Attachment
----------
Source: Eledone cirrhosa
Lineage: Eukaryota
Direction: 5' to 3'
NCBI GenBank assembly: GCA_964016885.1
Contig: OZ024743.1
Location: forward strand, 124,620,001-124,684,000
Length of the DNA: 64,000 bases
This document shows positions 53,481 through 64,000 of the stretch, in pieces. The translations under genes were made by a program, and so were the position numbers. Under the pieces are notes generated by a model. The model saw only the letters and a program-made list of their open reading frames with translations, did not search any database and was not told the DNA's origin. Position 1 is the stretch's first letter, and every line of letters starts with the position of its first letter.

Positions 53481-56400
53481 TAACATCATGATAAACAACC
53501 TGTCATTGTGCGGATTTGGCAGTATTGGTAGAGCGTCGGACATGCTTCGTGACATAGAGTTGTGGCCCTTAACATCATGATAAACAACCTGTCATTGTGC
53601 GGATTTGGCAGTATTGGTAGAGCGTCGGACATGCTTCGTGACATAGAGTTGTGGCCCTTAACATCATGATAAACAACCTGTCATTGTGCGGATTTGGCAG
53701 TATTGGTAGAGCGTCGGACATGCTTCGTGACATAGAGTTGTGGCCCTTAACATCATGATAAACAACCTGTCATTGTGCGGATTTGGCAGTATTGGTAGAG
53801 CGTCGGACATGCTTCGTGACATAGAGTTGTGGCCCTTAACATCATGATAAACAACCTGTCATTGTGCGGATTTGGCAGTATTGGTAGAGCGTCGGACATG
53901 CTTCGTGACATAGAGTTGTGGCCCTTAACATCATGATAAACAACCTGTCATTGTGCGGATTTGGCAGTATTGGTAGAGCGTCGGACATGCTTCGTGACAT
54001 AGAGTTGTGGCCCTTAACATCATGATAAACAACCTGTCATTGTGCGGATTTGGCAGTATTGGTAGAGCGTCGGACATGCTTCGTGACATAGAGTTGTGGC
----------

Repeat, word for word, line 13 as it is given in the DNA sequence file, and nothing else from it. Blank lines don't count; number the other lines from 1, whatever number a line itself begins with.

53701 TATTGGTAGAGCGTCGGACATGCTTCGTGACATAGAGTTGTGGCCCTTAACATCATGATAAACAACCTGTCATTGTGCGGATTTGGCAGTATTGGTAGAG